Because he's won acclaim for wine management and education at some of the finest hotels and restaurants in Manhattan, New Orleans, and Boston.

Because he communicates about wine with passion and clarity.

And because "Any wine book you buy, by default, is out of date the day after publication," as David points out. He recommends books (particularly Wine for Dummies) for learning basic vocabulary and general principles. But wine, like sports or politics, is in a constant state of flux, and deserves to be the topic of ongoing conversation. "Everything changes about every six months," David explains. "A new vintage comes out, a region is upgraded, a region is downgraded, a new vineyard pops up."

David's unpretentious teaching style is informed by this idea of wine as a dynamic, lively, and continually changing domain. "Every class starts from the basis that there are no stupid questions. Wine has this mystique about it, and unfortunately that intimidates some people. I want to create a relaxed atmosphere and remove the intimidation factor."

David knows all about creating atmosphere. He has directed wine service at the Federalist Restaurant and Mantra in Boston, the Five Diamond Windsor Court Hotel in New Orleans, and the Waldorf-Astoria Hotel in Manhattan. The New York Press named him "Best Sommelier of Manhattan," calling him "Peacock Alley's secret weapon, a wine guy with some frisky moves and a remarkable nose."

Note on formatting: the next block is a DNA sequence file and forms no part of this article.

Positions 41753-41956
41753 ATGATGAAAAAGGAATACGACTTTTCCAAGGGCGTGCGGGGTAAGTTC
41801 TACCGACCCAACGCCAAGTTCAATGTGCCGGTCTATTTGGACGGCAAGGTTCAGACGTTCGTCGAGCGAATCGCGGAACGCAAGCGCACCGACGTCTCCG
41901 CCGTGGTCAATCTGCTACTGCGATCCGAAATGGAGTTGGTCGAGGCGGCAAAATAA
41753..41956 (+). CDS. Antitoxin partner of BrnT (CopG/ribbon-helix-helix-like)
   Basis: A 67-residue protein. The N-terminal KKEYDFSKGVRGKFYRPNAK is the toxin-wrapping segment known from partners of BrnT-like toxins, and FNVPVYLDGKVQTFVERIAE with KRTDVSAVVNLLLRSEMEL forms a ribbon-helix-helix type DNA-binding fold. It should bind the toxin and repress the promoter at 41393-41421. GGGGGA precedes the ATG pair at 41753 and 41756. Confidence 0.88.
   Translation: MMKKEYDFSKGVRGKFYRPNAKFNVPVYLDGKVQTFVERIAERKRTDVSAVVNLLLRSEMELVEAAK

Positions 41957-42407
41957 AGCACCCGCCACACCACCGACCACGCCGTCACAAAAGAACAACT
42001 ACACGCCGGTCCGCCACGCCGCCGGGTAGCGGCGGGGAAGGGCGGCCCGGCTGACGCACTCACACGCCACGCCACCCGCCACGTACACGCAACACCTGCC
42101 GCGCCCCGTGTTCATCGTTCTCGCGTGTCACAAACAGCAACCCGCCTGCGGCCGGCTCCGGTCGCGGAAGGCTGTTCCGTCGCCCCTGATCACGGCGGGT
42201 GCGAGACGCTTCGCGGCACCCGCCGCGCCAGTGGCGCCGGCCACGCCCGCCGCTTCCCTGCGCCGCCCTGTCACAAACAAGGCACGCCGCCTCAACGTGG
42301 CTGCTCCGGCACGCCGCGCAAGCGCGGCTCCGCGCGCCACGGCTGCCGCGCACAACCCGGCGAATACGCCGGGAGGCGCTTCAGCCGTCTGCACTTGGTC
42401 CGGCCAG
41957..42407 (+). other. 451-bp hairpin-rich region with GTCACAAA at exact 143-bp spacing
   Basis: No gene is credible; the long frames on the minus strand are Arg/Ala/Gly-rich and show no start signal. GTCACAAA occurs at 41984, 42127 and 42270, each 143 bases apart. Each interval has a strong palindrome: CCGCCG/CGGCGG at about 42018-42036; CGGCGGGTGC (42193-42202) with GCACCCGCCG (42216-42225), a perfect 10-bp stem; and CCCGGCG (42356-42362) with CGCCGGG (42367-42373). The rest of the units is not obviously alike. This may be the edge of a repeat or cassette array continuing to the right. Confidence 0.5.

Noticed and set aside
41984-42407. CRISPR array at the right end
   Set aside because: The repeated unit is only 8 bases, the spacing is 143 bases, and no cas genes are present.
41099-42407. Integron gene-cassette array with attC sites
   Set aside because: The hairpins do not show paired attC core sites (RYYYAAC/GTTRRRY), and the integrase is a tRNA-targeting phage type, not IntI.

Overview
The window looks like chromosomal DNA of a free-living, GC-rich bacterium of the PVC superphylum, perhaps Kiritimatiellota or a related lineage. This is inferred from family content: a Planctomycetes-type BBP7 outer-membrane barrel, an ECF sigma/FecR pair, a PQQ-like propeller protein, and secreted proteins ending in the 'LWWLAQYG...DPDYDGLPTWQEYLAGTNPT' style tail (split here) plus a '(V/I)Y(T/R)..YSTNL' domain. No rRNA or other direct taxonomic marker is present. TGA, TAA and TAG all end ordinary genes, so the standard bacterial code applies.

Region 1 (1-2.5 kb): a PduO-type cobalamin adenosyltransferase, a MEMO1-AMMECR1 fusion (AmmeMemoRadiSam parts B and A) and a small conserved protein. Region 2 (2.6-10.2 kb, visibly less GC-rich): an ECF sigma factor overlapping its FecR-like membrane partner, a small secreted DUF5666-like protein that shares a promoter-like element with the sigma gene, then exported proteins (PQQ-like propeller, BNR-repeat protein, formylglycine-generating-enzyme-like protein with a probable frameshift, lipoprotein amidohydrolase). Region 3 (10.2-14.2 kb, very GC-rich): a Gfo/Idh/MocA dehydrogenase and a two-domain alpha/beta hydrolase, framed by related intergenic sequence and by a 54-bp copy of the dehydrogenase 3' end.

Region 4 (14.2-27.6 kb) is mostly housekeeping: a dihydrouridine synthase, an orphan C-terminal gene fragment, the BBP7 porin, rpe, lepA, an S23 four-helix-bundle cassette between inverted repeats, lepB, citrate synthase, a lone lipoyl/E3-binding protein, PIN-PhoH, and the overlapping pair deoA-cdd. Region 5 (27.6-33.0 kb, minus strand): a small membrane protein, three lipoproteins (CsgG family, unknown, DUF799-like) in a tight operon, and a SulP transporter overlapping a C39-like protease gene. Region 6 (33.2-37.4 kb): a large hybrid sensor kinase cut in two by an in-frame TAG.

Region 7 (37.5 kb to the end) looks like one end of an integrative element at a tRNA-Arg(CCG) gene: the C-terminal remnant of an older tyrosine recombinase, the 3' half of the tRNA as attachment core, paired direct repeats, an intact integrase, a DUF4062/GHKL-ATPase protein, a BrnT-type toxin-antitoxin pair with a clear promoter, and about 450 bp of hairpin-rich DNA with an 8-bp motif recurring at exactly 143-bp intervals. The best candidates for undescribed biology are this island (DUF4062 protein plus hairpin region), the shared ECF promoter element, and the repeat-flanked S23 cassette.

He discovered the joy of teaching when he developed wine-education programs for staff at the Waldorf-Astoria, and later at Mantra: "Not only tasting great wines, but getting to see the light go on in someone's head when they realize why it's a great wine."

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His delight in sharing the experience of wine led David to make the transition from sommelier and wine director to full-time educator. "You don't get to go into depth about the wine on the restaurant floor. In a class the point is to converse, to ask questions."

His own education began while waiting tables in Toronto, as he became increasingly intrigued by the wine he served. "One question led to five, five led to ten. Eventually I realized that wine could be a career, and then it dawned on me during university that I wasn't doing what I loved, and that I should." David enrolled in the Sommelier Program at George Brown College, a hospitality school. He passed the Canadian Guild of Sommeliers examination in the top 10 percent of his class, and passed the Advanced Sommelier course given by Court of Master Sommeliers in Boston in 2002. In 2007 he achieved the Society of Wine Educators highest certification, by becoming a Certified Wine Educator.

David has been an invited guest sommelier on the "Italian Cooking and Living" television series and has given seminars for such groups as the "Wine 101" classes at the Harvard Business School Wine and Cuisine Society, the Rotary Club of Ontario, and diverse charity events. He has served as a Presiding Judge for the New Orleans Food and Wine Festival, and is a regular writer for the Massachusetts' Beverage Business as well as being published with columns in Italian Cooking and Living, Santé and the Harvard Business School Harbus.

"Wine challenges people," David points out. "Not only their minds, but senses they don't use every day. It's a new way of experiencing the world around you."

Libation Education will teach you how to get more pleasure out of the wine you enjoy. David offers classes for corporations, private groups and restaurant staff. In addition David offers restaurant consulting services for proprietors seeking to optimize their wine program.